Heart disease is the single largest killer of Americans. Those that survive a heart attack have a higher risk of another attack heart failure, and stroke. Consequently, there is a need to develop approaches for repairing the heart and/improving the quality of life after a heart attack. The concept of regenerative medicine through the use of stem cells is gaining attention as a potential therapy for restoring cardiac function. Hurdles currently faced in the development of cellular therapies for the clinic are (1) the limited availability of cell surface markers for selecting pure cell populations and for tracking differentiation and (2) the lack of knowledge of how in vitro differentiation and in vivo development of cardiomyocytes correlate. The long term goal of this project is to correlate the function of a pure population of stem cells with a panel of defined cell surface markers. The major objective of the first granting period (K99) is to address the need for informative cell surface markers that are useful for characterizing specific cell types, stages, and lineages. I will apply the experience and knowledge gained from the research in the first granting period to understanding stem cell development in the second phase (ROO).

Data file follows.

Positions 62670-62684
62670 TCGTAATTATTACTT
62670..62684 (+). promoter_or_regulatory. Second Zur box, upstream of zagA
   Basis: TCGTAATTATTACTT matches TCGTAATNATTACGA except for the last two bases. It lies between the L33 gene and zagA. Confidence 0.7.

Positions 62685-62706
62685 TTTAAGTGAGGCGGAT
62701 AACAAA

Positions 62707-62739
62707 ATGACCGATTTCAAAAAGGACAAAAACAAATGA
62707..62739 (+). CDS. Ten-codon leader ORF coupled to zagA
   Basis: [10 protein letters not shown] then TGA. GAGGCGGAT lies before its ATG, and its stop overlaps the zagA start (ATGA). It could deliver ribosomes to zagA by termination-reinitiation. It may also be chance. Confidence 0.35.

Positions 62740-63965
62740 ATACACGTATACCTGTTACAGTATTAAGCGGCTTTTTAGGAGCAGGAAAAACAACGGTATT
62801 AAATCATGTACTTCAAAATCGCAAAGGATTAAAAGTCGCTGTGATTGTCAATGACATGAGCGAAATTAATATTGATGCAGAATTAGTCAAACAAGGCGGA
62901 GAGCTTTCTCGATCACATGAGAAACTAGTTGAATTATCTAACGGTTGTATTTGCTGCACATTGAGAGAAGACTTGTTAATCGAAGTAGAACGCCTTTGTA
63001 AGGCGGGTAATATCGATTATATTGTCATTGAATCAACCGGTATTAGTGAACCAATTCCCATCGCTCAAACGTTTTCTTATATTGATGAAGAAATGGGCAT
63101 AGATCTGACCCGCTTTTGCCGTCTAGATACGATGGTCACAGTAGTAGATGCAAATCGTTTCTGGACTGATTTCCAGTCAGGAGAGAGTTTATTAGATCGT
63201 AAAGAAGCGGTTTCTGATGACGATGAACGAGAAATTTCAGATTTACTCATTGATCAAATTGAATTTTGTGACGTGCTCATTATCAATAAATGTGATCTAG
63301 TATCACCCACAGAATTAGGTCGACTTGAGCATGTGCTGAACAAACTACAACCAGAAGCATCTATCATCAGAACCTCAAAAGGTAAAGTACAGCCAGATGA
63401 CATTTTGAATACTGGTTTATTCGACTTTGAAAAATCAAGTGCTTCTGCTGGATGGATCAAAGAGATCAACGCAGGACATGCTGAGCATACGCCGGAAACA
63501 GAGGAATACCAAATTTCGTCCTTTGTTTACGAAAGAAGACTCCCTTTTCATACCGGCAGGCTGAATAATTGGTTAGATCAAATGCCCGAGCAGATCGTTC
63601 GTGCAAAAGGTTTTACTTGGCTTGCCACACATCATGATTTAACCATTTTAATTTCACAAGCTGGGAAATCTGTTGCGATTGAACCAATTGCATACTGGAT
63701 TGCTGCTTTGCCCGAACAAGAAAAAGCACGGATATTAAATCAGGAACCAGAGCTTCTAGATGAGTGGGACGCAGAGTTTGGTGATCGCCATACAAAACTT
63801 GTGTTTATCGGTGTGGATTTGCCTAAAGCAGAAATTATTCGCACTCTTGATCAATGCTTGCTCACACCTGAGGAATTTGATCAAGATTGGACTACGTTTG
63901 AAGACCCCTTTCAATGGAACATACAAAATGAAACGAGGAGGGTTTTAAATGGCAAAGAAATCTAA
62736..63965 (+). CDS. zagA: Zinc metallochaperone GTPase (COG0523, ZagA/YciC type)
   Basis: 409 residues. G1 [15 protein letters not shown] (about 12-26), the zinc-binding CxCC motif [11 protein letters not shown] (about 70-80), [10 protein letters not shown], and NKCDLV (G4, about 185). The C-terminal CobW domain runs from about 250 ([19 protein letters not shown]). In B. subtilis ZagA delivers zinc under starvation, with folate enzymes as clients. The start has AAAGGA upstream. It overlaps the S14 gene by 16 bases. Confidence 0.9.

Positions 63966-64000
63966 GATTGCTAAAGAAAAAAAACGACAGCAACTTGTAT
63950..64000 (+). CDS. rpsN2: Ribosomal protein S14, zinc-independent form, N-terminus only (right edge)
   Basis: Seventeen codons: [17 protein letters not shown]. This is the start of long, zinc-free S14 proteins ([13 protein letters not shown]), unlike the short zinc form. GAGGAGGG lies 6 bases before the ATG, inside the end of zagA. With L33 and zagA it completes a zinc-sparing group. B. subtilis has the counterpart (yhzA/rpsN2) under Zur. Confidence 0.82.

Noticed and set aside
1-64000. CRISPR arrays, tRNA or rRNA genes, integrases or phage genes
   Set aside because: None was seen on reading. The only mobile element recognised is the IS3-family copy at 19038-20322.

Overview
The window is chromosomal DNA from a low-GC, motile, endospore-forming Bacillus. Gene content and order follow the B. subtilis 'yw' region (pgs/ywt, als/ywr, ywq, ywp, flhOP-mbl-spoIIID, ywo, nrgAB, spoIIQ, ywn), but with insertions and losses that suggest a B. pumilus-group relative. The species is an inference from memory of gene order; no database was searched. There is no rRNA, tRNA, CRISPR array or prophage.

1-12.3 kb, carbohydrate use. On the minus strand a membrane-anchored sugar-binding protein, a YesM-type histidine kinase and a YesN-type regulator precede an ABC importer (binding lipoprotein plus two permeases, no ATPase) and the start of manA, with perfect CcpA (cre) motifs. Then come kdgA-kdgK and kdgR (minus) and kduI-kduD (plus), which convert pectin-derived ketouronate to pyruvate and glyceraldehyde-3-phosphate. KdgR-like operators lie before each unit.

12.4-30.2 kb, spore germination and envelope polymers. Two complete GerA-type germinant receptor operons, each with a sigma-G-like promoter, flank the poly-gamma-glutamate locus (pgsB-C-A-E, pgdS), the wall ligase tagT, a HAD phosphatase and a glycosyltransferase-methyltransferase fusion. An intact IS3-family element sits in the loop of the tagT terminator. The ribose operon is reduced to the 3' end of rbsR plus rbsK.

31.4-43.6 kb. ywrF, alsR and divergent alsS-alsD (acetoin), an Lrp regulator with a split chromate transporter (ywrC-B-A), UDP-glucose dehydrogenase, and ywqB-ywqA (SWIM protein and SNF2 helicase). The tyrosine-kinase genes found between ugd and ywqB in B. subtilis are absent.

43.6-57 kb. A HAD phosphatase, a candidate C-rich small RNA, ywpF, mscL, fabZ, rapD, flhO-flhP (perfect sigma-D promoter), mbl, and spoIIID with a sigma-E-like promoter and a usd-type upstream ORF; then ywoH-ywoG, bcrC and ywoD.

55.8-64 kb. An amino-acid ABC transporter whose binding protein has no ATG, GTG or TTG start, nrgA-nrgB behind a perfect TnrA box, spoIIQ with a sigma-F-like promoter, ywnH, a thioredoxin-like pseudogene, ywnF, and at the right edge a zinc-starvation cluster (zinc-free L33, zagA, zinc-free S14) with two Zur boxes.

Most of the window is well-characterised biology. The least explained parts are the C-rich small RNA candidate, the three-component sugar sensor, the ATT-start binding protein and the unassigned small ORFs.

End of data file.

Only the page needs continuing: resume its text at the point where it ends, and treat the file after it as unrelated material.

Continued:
The aims of the ROO phase are designed to develop an understanding of whether the molecular events during in vitro differentiation mimic those during in vivo development of cardiomyocytes. My long term career goal is to lead an independent research group that utilizes analytical technologies to bridge basic science research and clinical applications of stem cells. This research plan is specifically designed to take advantage of my analytical expertise while providing a relevant biological context to acquire new knowledge and skills necessary maximize the use of analytical methods within the context of biology. The training environment at Johns Hopkins is especially suited to this research due to the access to state-of-the art instrumentation, mentors with specialized expertise, and the forum to support discussion of clinically relevant research. Relevance: The focus of the current proposal is to identify specific cell surface protein markers that will aid clinicians and researchers in understanding the mechanisms of stem cell differentiation, both within the animal and in culture. Accessible markers for the specific selection, enrichment, and tracking of stem cell populations appropriate for cardiovascular regenerative medicine will be generated.

National Institute of Health (NIH)
National Heart, Lung, and Blood Institute (NHLBI)
Career Transition Award (K99)
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Special Emphasis Panel (ZHL1-CSR-Z (O1))
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Commarato, Michael
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Johns Hopkins University
Schools of Medicine
United States
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